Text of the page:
However, against Alabama, I believe we got a picture of what a fully realized Michael Ford could be. Quite frankly, Ford looked to be going for leisurely jogs while everyone else was stuck trudging through mud. He was light on his feet and just downright explosive. But we've seen the speed before. To me, what Ford really showed out on Saturday was a decisiveness that has previously been missing. I took the time to re-watch the tape, remembering Ford had played well. The tape only heightened my opinion. These were the following comments I scribbled:
"JJ in... option time... Ford burst is sensational."
"Ford is running hot... ride that pony! Gets 5 falling forward."
"Ford running so hot... EXPLODING into hole."
"Flip 90 to Ford... good for 7... we can get wide."
Running "hot" is a phrase I like to use for running backs. It's hard to describe. Much like a hitting streak, when you can just tell a guy is in the zone... he's going to hit every pitch, no matter how good... and put it in play. Or when a shooter gets rolling and it seems like everything they throw up goes in. Running backs get this too. There's a difference in their vision and their explosion. They run with confidence and it seems every play breaks open for them. It's not bad defense... it's that player stepping into another realm of unstoppable.
That's how Michael Ford ran on Saturday. I encourage you to go back and watch his runs. He rarely, if ever, missed a hole. Every single time he touched it, he was ripping it and plowing forward... with decisiveness. No dancing. No timid shuffle. No lack of feeling for the hole. Ford was feeling it on Saturday and it was a sight to see. His cut on the option play in OT that set up the game-winning FG was truly magical. He stopped on a dime, cut back inside and exploded to full speed to beat 3 tacklers, who all had angles, down the sideline for a near score. That's special. I also must give pause to give credit to Spencer Ware, who ran his heart out Saturday (as he always does), and did battle in the trenches, which no doubt helped Ford to stretch the outside.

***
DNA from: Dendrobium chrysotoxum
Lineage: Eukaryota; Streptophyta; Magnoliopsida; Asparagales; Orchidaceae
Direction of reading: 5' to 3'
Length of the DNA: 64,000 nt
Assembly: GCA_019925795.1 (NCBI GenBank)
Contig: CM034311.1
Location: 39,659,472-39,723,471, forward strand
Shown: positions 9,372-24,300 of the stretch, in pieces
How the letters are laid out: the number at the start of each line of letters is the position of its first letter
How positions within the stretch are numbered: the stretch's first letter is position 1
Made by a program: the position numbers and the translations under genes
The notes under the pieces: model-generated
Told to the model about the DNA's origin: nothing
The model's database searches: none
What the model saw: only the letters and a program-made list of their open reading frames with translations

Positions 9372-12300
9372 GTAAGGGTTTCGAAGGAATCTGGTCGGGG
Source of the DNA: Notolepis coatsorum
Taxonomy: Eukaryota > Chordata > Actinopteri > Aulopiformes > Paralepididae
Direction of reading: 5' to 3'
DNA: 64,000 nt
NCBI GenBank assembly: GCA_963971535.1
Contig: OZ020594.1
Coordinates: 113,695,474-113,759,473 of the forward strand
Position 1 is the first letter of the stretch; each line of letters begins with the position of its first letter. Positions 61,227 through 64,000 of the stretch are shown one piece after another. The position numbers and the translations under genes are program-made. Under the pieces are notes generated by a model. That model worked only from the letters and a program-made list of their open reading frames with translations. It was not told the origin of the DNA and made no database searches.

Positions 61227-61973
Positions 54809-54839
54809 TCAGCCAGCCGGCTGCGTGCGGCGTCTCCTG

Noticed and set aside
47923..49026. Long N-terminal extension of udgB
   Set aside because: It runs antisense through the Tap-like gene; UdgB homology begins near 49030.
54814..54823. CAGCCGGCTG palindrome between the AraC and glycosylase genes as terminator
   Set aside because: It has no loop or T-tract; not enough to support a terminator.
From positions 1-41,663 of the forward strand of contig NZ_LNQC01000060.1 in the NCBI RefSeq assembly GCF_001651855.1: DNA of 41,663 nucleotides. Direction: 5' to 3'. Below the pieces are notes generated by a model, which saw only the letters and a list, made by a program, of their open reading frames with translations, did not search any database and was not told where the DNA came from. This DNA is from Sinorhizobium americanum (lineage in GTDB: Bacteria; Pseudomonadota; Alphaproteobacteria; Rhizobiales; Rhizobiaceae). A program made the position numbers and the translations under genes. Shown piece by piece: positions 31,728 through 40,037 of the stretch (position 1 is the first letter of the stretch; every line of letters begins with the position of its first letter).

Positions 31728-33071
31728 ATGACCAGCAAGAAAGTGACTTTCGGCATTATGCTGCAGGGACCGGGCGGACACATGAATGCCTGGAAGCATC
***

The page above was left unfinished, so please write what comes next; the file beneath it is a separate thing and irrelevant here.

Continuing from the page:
Now, Ford has shown these flashes before. Against Oregon, he looked down right unstoppable. Then he regresses. But seeing him run like this, against one of, if not THE, best defense in the country (particularly against running backs) is truly remarkable). Against Alabama, Ford averaged 6.5 a carry, running it 11 times for 72 yards. You have to go back to the Tennessee game last year to find a running back who touched the ball 10+ times and averaged over 6 YPC. Running backs just don't rip up a Nick Saban defense.
The sky is the limit for Michael Ford. If he learns to run with the toughness and attitude of Spencer Ware, then the rest of America should look out. But, for this year, he can be asset to the LSU offense in the way of big plays that Ware cannot provide. Ware will grind you to death and lull you to sleep, but you better be ready when that burst from Ford comes... because it might be six before you know it.